The other part of the reason why I am getting away from games is that I realize that I am getting increasingly bored with all games. I also feel a need to deal with some real-life concerns, and games are starting to get in the way, so I may not return to gaming, unless it is for brief sorties.

Monday, November 22, 2010

Cash added to Entropia

I decided to take the leap and add $10 to my account at Entropia. I am hoping that I can get some kind of return for this investment, but we will have to see. I noticed that MindArk does take a small fee, plus there is an exchange rate, so that means the $10 translates to about 96.50 PED, not exactly 100 PED.

Saturday, November 20, 2010

Crafters shine in Entropia

Entropia is a crafter's paradise. The possibilities for making things seem endless in this virtual environment, but they are limited to the imaginations of the developers, because all items require blueprints, and I think most players cannot make blueprints.

A similarity exists in armor, for example, except in textures and colors. There are so many types of weapons, devices and vehicles, it is hard to list them all. The weapons include pistols, rifles, fist weapons, daggers, swords and more. Vehicles include land rovers, cars, boats, airborne vehicles and more. Most players specialize in making one type of item because their avatars must learn and level up crafting skills before they become proficient. By making items and selling them, players can get a return on whatever they put into the game, although profits are not guaranteed.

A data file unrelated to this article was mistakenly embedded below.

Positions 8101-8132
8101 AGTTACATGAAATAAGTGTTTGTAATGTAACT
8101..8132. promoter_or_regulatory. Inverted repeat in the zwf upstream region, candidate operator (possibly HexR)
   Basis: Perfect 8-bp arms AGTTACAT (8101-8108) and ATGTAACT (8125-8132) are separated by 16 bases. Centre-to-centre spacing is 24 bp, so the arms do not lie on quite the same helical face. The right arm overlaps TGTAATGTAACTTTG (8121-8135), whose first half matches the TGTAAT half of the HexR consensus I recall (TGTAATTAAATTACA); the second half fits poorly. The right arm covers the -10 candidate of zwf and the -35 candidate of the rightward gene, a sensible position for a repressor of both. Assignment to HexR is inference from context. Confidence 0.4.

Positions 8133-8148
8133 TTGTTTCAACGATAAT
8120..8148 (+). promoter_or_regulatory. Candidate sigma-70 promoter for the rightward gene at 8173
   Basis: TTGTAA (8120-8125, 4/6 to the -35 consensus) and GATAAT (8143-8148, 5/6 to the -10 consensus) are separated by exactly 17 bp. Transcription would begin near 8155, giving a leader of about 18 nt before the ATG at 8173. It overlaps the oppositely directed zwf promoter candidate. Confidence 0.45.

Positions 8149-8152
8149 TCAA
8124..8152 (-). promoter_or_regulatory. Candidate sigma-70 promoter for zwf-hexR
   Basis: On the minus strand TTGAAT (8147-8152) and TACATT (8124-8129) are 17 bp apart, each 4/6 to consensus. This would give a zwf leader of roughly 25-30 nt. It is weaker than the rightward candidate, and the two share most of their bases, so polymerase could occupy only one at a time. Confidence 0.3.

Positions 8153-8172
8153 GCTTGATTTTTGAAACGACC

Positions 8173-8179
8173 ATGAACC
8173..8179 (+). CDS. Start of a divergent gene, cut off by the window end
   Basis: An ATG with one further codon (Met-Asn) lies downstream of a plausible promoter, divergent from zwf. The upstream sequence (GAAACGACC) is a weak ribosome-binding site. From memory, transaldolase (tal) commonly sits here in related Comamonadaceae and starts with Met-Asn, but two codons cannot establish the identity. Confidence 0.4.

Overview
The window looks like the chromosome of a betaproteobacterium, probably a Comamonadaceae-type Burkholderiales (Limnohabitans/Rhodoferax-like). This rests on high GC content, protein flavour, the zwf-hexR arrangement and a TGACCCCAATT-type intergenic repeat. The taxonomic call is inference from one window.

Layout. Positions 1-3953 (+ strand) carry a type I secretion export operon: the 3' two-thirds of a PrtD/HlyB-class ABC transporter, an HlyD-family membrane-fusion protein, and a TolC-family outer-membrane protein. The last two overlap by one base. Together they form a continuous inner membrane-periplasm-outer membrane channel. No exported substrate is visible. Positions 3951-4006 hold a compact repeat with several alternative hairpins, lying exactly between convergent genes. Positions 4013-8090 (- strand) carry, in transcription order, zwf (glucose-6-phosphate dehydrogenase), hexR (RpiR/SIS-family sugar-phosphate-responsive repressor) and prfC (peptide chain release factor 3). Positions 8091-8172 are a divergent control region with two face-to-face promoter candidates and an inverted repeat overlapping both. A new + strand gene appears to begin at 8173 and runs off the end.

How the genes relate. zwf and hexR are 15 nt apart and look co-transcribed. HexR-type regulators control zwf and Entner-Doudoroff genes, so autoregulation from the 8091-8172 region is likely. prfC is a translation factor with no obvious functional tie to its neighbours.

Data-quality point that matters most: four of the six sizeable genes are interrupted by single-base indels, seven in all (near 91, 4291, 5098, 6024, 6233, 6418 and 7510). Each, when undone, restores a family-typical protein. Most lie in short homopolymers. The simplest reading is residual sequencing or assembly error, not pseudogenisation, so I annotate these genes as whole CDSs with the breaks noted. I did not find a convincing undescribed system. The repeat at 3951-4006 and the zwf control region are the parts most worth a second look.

My understanding is that it is faster to get to crafting if you put some money into the game, but you must subtract the investment from your revenue to get a true profit. In other words, Neverdie invested $100,000 to buy the club mentioned in the last post, but how much did he put into the game after the initial investment? No one is saying, so the actual profit is unknown. Some writers are presuming to say he made a $535,000 profit from the club, but I doubt that is his actual profit because he must have put more money into his game account. Another person is claiming to have earned his college education from the game, but it is possible it is more like a savings account than actual profit, if he put a lot of money into the game.

Wednesday, November 17, 2010

Entropia gives incentives for grinding

The news was inviting: An entrepreneur sold a piece of virtual property in the online game Entropia for $635,000, setting a new price record for such real estate. The property was Club Neverdie, which John "Neverdie" Jacobs bought in 2005 for $100,000, then built into a playing environment. Jacobs sold the majority interest ($335,000) in the property to John Foma Kalun, and the rest ($300,000) to 12 other buyers. The property is divided into domes, or separate playing environments. Kalun owns 8 domes and naming rights to Club Neverdie, while the other buyers own one dome each.